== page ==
It should be noted that this feature would not be considered strictly safe until Linux 3.19. There were many different semantic and security discussions that happened after Linux 3.8, including the setgroups(2) syscall that I mentioned. Ultimately, as a user of runC you don’t really care about that. But as an administrator, you might have strong views on whether or not user namespaces are safe for general use. I don’t have a dog in that fight, I’m just creating some cool technology on top of the kernel technology.

Current State

So, what works right now? Currently all of the basic functionality of runC works with rootless containers (and where applicable, it works with with both privileged and unprivileged users). The current checklist is visible in the pull request. Please refrain from commenting on the pull request unless you have something constructive to add (please use the reactions provided by GitHub if you want to :+1: the issue). Unfortunately, there are still some outstanding issues that need to be resolved before I feel that rootless containers are ready to be merged, but we’ll get into those in a second.

Currently, you can do the following operations with rootless containers. There are some exceptions that I’ll get into later.

The following operations have been entirely disabled, since I’m either unsure about whether or not they’ll work properly or they cannot work in most configurations. We’ll get back to those later as well.

Consoles and Pain

There has been a long-standing bug within libcontainer with regards to console handling. In order to create a new pseudo TTY, you need to open the magical file /dev/ptmx and then do a few ioctl(2)s on it. However, all of this handling is done in the host within libcontainer. runc run “works” because it uses /dev/ptmx and is all managed internally. However, if you want to detach a container (or use the new create-start semantics with a terminal) then you’re going to run into some issues. You’re going to have to write a wrapper around runC in order to use it properly. And it starts with this little thing called devpts and Linus’ devotion to backwards compatibility.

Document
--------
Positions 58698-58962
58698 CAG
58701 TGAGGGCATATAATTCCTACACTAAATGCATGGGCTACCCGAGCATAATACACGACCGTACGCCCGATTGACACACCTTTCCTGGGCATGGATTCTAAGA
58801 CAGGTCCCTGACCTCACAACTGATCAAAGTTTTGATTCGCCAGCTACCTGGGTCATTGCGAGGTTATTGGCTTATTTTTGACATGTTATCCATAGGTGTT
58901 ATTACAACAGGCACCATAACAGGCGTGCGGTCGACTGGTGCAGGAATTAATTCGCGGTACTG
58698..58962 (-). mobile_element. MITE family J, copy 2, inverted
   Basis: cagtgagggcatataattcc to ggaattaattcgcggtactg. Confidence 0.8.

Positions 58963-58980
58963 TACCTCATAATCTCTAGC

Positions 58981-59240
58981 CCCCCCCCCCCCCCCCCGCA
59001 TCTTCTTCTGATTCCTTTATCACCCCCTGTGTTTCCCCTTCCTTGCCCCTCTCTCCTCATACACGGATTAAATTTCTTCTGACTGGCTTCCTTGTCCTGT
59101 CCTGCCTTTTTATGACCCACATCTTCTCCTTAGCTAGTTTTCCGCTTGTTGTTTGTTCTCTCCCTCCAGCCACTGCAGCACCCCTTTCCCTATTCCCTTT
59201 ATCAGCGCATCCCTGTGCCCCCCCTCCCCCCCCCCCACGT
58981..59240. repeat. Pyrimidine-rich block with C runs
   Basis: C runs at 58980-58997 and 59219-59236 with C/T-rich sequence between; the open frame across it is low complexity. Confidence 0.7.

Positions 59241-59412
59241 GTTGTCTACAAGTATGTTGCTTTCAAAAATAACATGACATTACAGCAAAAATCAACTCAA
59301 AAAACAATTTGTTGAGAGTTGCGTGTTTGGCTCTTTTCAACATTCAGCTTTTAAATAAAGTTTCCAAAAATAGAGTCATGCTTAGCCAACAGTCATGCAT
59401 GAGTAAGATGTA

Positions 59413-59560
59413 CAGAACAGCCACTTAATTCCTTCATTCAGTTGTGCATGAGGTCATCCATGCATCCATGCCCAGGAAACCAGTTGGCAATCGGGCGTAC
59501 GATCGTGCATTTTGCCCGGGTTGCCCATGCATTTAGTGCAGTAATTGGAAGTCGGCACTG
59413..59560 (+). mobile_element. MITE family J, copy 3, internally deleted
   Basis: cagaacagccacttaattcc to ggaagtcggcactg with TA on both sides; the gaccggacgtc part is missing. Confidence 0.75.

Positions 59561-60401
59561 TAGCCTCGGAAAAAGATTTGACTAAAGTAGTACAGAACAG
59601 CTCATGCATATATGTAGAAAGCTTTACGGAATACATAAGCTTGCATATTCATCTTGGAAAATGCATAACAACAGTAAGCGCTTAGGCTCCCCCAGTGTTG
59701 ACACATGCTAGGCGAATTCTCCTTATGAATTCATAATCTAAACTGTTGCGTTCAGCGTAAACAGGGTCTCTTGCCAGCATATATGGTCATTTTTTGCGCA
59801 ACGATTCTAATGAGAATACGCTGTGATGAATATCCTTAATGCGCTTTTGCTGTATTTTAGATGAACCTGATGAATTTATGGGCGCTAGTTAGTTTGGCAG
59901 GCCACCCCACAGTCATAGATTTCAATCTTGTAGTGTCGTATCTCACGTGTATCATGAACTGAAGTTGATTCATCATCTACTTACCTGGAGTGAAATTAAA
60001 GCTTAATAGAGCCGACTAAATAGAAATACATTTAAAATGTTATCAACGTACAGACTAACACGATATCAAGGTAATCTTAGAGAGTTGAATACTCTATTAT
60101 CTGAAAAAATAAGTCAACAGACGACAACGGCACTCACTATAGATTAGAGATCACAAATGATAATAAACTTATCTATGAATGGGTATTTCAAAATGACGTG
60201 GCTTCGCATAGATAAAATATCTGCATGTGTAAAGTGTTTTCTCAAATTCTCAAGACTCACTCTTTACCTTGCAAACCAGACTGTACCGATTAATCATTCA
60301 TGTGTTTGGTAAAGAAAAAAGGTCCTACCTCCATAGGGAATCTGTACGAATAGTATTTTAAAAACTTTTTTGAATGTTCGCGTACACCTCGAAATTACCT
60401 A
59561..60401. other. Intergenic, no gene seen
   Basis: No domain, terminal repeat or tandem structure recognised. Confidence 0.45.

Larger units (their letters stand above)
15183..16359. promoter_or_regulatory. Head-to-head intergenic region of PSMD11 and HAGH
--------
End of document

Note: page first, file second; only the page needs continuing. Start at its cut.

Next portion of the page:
A long time ago, it was decided that it should be possible for different mount namespaces to see different sets of ptys such that a privileged user in a particular mount namespace won’t be able to manipulate another namespace’s consoles. This is important for security reasons, as users that can read or write to your console can do quite a lot of nasty things. Thus, a new option was added to devpts called newinstance. If you give that option, then a new instance of the pts “namespace” is created where all ptys created in that namespace are only visible in that namespace. However, most GNU/Linux distributions don’t ship with that option enabled for the host’s devpts mount. If the option is not set, then the semantics will mirror the old semantics (one set of ptys visible to everyone). In addition, the file /dev/pts/ptmx is only usable by root on the host (it has file mode 0000).

Unmapped Users and Oddness

While everything works fine as “root” inside an unprivileged user namespace, the fact that you can only map your current user (and there’s a lot of additional restrictions added by the kernel) causes programs to act strangely. The most obvious example of this is package managers like apt:

% runc run ubuntu
# apt-get update
E: setgroups 65534 failed - setgroups (1: Operation not permitted)
E: setegid 65534 failed - setegid (22: Invalid argument)
E: seteuid 104 failed - seteuid (22: Invalid argument)
E: setgroups 0 failed - setgroups (1: Operation not permitted)
Reading package lists... Done
W: chown to _apt:root of directory /var/lib/apt/lists/partial failed - SetupAPTPartialDirectory (22: Invalid argument)
E: setgroups 65534 failed - setgroups (1: Operation not permitted)
E: setegid 65534 failed - setegid (22: Invalid argument)
E: seteuid 104 failed - seteuid (22: Invalid argument)
E: setgroups 0 failed - setgroups (1: Operation not permitted)
E: Method gave invalid 400 URI Failure message: Failed to setgroups - setgroups (1: Operation not permitted)
E: Method http has died unexpectedly!
E: Sub-process http returned an error code (112)
# apt-get install python
Reading package lists... Done
Building dependency tree
Reading state information... Done
E: Unable to locate package python